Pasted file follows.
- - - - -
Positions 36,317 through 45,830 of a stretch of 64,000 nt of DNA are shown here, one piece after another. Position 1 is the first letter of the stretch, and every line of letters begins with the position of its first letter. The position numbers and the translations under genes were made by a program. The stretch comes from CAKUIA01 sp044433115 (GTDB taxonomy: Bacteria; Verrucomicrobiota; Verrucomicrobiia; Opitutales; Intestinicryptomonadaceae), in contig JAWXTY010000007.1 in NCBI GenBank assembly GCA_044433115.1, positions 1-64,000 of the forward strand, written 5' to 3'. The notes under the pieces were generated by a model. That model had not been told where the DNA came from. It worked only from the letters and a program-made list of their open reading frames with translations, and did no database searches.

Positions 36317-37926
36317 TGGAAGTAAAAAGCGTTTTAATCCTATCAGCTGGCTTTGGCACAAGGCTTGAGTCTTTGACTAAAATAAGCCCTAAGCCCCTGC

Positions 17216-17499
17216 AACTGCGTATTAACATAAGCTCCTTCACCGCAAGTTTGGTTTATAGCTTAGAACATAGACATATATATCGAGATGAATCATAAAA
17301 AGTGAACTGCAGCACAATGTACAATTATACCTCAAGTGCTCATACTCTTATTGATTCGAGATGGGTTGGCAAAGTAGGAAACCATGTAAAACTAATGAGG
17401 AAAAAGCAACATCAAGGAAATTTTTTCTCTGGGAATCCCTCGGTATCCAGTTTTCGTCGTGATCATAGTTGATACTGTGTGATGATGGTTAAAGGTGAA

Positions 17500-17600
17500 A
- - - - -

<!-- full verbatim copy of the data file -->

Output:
Positions 36,317 through 45,830 of a stretch of 64,000 nt of DNA are shown here, one piece after another. Position 1 is the first letter of the stretch, and every line of letters begins with the position of its first letter. The position numbers and the translations under genes were made by a program. The stretch comes from CAKUIA01 sp044433115 (GTDB taxonomy: Bacteria; Verrucomicrobiota; Verrucomicrobiia; Opitutales; Intestinicryptomonadaceae), in contig JAWXTY010000007.1 in NCBI GenBank assembly GCA_044433115.1, positions 1-64,000 of the forward strand, written 5' to 3'. The notes under the pieces were generated by a model. That model had not been told where the DNA came from. It worked only from the letters and a program-made list of their open reading frames with translations, and did no database searches.

Positions 36317-37926
36317 TGGAAGTAAAAAGCGTTTTAATCCTATCAGCTGGCTTTGGCACAAGGCTTGAGTCTTTGACTAAAATAAGCCCTAAGCCCCTGC

Positions 17216-17499
17216 AACTGCGTATTAACATAAGCTCCTTCACCGCAAGTTTGGTTTATAGCTTAGAACATAGACATATATATCGAGATGAATCATAAAA
17301 AGTGAACTGCAGCACAATGTACAATTATACCTCAAGTGCTCATACTCTTATTGATTCGAGATGGGTTGGCAAAGTAGGAAACCATGTAAAACTAATGAGG
17401 AAAAAGCAACATCAAGGAAATTTTTTCTCTGGGAATCCCTCGGTATCCAGTTTTCGTCGTGATCATAGTTGATACTGTGTGATGATGGTTAAAGGTGAA

Positions 17500-17600
17500 A